Arts & Culture

Arts & Culture
6:00 am
Fri June 24, 2011

The Civil War And The Dukes

Washington Duke
Credit Duke Homestead

Before the Civil War, North Carolina was a poor, agrarian state. The people who lived here were renowned for their independence. It was a quality that would serve the state well after the war.

Washington Duke was a penniless, ambivalent Confederate soldier in the spring of 1865 when he was released from a Union prison in New Bern. Ahead of him was a 130 mile walk home to Durham - waiting for him there were 4 children, no wife, and a ransacked farm.

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The State of Things
11:43 am
Thu June 23, 2011

Wild Goose Festival

Credit www.wildgoosefestival.org

Gareth Higgins began to consider the meaning of spirituality while growing up amidst violence in Northern Ireland. Now, Higgins believes faith is intimately connected with the mission of social justice and with artistic creativity. He’s found a way to combine the three with the Wild Goose Festival, an event that includes music, dance and discussion about social issues.

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Arts & Culture
6:00 am
Wed June 22, 2011

Daughters of Confederate Soldiers Speak

Many families here in North Carolina have passed down stories about the experiences of their ancestors during the Civil War. For most people, those tales are a link to a distant past that spans generations. But for one small group of elderly women who are actually the daughters of Confederate soldiers, that history is very much a part of their own life story.

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Arts & Culture
7:00 am
Tue June 21, 2011

Dave Alvin's Civil War Ballad

Historians estimate that more than 56,000 Americans died in prison camps during the Civil War. That's a casualty figure that is far greater than any single battle. The South's most famous prison was at Andersonville in Georgia. Conditions there were horrible; the food was scarce and often rancid. Nearly 29 percent of all prisoners detained at Andersonville died before the end of the war. Singer Dave Alvin wrote a song about it after he discovered that one of his relatives died there.

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Arts & Culture
6:00 am
Mon June 20, 2011

African American Legacy in New Bern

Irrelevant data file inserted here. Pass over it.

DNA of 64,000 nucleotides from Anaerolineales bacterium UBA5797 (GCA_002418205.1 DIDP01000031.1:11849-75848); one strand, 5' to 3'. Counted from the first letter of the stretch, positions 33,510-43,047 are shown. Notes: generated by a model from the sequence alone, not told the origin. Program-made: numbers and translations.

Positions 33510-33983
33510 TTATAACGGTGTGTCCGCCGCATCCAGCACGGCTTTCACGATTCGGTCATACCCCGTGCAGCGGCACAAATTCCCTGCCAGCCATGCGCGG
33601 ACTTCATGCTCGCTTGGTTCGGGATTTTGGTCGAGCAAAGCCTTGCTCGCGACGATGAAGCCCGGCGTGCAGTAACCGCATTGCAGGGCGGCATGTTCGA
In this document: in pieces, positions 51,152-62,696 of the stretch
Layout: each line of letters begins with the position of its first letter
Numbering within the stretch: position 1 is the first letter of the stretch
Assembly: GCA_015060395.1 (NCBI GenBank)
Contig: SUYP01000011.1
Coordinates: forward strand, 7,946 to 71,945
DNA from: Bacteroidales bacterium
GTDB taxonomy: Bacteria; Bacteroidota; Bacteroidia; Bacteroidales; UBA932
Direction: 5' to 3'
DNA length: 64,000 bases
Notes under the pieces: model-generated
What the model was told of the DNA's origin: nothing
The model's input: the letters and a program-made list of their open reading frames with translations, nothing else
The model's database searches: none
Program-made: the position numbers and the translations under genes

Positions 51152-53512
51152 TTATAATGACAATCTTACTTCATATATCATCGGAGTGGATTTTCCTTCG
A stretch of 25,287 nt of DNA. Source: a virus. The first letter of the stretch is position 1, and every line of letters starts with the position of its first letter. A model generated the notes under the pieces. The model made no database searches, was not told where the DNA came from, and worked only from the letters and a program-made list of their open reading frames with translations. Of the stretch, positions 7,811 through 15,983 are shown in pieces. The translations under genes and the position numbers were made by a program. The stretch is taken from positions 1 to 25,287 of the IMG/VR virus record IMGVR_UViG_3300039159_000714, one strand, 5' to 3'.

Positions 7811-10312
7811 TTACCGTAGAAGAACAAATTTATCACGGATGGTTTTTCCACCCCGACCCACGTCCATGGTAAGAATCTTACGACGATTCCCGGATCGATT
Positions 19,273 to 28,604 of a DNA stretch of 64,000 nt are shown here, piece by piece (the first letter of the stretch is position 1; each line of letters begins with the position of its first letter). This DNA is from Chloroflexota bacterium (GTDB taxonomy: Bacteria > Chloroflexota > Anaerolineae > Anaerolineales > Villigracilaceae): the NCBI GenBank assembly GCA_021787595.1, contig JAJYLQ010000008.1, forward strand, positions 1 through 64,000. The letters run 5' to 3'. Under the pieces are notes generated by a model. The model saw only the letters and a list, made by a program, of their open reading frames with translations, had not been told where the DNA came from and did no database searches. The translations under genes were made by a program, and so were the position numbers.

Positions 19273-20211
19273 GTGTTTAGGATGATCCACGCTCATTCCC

A historic marker celebrates the life of James Walker Hood at Broad and George Streets in New Bern

Some historians refer to the Civil War as the “war between the states" – a white man’s war.  But to many people of color – it was the “war for freedom.” And during this mighty war, no other place in North Carolina had more “free” slaves than New Bern.

When the Union Army seized the city, word spread fast. Slaves travelled from across the state and outside its borders to get to New Bern.

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Arts & Culture
6:00 am
Fri June 17, 2011

Civil War Reenactors Pay Homage to Ancestors

The 26th North Carolina Regiment is one of the largest Civil war reenactor groups in the country. Nearly every month the regiment travels from one historical site to the next to reenact battles and perform living history exhibits. The group is modeled after a Confederate regiment of the same name.

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Arts & Culture
6:00 am
Wed June 15, 2011

Civil War Monuments Loom Large

The Reidsville monument... without the statue.
Credit Rose Hoban

All over North Carolina, statues of Confederate soldiers stand sentry in front of courthouses, churches and in public squares.
 

It was a dark and stormy night in Reidsville early on May 23rd...

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Arts & Culture
5:00 am
Tue June 14, 2011

Raleigh Fire Department Museum

A fire bucket on display at the new museum
Credit City of Raleigh

The history of the Raleigh Fire Department goes on display today at a new museum downtown. The department's Historical Society has gathered artifacts and photos dating back to the Civil War era. Battalion Chief Alan Walters has served at the Raleigh Fire Department for 31 years. He says the museum shows the fire department has changed since it was founded in 1819, but the firefighters have not.

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Arts & Culture
8:20 am
Mon June 6, 2011

'Miracle on the Hudson' Coming to Charlotte

It was nearly two years ago that U.S. Airways flight 1549 bound for Charlotte had to make an emergency landing on the Hudson River. Everyone on board survived what was called a miracle landing. This week the plane is making one last journey to the Queen City where it will go on display at the Carolinas Aviation Museum. Shawn Dorsch is the president of the facility. He says the plane will arrive Friday for a special event with the crew and passengers including Captain Sullenberger before going on public display Sunday. 

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Arts & Culture
1:33 pm
Thu June 2, 2011

Shakespeare Festival Cancels Fall Productions

The North Carolina Shakespeare Festival has canceled its fall season for the first time in 34 years. Administrators made the decision in light of the state budget proposal, which cuts essentially all state funds for the festival. About 15 percent of the organization's $1.1 million budget comes from the state. Artistic director Pedro Silva says the festival has to start looking for other sources of funding as the next fiscal year approaches.

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